Egypt’s Court of Cassation upheld on Saturday a 20 year sentence against former president Mohamed Morsi and 12 other Muslim Brotherhood leaders in case dubbed as presidential palace clashes.
The verdict is final and cannot be appealed.
The defendants were convicted of detaining, torturing and inciting violence against protesters outside the Ittihadiya presidential palace during his tenure in December 2012.
Back then, clashes erupted between Morsi supporters and anti-Morsi protesters outside the presidential palace in Cairo, leaving at least 10 killed. Protesters were holding a sit-in against a constitutional declaration issued by Morsi in November that had been criticized for giving him sweeping powers.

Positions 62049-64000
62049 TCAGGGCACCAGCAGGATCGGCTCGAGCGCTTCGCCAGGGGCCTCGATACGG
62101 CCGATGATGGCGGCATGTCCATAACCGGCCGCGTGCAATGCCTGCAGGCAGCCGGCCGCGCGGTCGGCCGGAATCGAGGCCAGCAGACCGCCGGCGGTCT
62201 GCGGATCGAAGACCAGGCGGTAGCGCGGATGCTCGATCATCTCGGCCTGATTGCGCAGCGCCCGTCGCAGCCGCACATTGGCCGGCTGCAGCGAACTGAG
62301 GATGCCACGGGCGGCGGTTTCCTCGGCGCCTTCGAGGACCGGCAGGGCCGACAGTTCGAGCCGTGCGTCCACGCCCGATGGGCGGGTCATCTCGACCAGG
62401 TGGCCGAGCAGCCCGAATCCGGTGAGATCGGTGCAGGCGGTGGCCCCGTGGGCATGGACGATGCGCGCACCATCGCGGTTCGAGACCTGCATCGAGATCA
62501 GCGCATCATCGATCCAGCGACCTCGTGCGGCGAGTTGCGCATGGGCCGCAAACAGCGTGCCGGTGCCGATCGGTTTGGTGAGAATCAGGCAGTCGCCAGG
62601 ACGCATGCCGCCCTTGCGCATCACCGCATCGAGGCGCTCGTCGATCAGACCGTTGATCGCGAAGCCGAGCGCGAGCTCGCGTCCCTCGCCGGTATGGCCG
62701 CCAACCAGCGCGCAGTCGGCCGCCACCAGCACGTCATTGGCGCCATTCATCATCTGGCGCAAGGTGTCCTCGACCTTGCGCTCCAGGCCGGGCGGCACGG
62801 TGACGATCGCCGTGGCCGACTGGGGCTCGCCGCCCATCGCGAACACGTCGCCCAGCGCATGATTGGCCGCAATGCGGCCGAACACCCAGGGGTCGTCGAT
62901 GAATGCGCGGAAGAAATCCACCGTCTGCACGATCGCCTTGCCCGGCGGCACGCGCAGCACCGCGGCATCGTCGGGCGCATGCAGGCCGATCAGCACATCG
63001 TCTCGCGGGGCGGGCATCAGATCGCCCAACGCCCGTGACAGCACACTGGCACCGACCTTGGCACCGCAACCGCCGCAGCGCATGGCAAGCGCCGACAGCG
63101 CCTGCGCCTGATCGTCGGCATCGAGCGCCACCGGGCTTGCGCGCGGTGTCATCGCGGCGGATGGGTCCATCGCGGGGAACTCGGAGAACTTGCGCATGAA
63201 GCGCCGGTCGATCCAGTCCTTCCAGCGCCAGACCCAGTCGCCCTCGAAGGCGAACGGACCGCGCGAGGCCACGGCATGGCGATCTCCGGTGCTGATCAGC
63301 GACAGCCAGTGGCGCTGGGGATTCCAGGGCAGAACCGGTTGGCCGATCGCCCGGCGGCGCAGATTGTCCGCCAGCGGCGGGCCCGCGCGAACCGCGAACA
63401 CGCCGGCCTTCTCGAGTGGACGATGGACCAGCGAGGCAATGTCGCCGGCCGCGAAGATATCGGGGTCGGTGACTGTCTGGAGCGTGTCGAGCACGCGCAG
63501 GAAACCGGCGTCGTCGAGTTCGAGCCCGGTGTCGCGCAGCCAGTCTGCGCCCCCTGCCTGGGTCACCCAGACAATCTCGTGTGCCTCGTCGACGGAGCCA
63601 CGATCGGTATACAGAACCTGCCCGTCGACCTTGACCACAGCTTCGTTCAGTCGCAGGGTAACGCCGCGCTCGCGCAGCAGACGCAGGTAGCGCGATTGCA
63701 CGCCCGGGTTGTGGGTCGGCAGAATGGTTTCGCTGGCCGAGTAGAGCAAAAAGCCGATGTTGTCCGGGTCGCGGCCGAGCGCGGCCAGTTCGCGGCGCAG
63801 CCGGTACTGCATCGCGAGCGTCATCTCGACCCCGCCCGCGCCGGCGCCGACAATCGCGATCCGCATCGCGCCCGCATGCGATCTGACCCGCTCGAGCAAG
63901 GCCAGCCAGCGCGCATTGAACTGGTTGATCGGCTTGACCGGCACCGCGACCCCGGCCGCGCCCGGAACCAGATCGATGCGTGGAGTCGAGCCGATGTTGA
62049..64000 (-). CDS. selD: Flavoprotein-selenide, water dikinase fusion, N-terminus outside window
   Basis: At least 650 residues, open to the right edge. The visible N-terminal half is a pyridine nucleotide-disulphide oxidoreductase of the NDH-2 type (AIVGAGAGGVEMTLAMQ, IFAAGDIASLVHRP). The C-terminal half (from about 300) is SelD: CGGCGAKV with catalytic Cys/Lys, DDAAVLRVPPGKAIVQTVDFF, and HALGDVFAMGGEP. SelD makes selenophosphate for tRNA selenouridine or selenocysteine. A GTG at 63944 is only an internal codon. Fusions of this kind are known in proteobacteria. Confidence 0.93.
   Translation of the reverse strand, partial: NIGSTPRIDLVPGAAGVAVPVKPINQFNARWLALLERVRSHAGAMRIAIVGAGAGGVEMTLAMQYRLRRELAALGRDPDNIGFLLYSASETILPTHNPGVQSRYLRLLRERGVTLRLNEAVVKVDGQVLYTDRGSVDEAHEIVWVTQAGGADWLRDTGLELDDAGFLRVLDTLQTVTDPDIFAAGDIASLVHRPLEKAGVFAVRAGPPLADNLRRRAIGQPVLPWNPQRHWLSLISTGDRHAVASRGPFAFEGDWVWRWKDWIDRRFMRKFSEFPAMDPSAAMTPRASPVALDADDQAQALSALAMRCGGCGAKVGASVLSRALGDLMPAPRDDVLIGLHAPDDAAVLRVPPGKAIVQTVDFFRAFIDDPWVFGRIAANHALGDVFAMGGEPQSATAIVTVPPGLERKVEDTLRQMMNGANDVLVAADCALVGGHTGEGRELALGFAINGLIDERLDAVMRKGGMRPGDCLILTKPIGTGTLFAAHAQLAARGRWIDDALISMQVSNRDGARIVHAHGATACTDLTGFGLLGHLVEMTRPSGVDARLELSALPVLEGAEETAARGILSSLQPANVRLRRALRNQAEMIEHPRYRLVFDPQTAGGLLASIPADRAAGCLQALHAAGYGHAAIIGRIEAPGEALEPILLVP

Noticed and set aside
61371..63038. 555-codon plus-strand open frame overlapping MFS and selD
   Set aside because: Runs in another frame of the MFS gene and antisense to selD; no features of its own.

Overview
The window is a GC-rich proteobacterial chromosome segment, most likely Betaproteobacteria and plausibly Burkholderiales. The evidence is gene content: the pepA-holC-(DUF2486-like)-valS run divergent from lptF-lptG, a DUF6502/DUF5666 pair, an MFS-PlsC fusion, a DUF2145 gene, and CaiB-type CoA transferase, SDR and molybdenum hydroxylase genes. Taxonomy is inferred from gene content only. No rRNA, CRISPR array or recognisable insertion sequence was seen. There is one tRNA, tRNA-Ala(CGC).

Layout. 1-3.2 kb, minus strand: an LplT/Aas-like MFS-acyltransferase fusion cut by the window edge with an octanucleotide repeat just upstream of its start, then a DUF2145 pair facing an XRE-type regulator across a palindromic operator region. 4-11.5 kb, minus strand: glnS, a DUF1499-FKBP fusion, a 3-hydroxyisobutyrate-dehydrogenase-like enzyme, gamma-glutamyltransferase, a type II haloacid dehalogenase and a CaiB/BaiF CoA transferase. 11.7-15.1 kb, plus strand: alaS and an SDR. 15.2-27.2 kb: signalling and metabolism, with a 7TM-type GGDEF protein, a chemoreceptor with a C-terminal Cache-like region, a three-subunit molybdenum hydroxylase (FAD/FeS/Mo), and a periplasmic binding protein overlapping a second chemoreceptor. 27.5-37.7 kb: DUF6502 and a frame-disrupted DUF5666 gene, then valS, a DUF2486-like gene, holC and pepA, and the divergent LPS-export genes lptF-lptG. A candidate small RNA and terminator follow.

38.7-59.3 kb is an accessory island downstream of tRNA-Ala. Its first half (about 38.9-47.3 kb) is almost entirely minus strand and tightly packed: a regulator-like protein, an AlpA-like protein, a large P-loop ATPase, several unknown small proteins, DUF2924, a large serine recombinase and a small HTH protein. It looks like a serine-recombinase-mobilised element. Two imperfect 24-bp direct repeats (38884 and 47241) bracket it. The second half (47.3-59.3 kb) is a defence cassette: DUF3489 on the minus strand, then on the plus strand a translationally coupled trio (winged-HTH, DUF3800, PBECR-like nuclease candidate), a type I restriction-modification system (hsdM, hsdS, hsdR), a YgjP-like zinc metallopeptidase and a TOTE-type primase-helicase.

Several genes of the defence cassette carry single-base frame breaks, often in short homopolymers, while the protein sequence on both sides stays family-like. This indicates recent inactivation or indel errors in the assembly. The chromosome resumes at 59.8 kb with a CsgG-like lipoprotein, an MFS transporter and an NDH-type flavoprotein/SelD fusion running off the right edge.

Since his ouster, Morsi has featured in several trials where he faces an array of charges relating to espionage, insults towards the judiciary, and escape from prison during the 2011 revolution.
Morsi, who became Egypt’s president in June 2012 after the first democratic elections in the country, was eventually ousted by the military following mass protests against his rule.
By Aswat Masriya, Edited by Egyptian Streets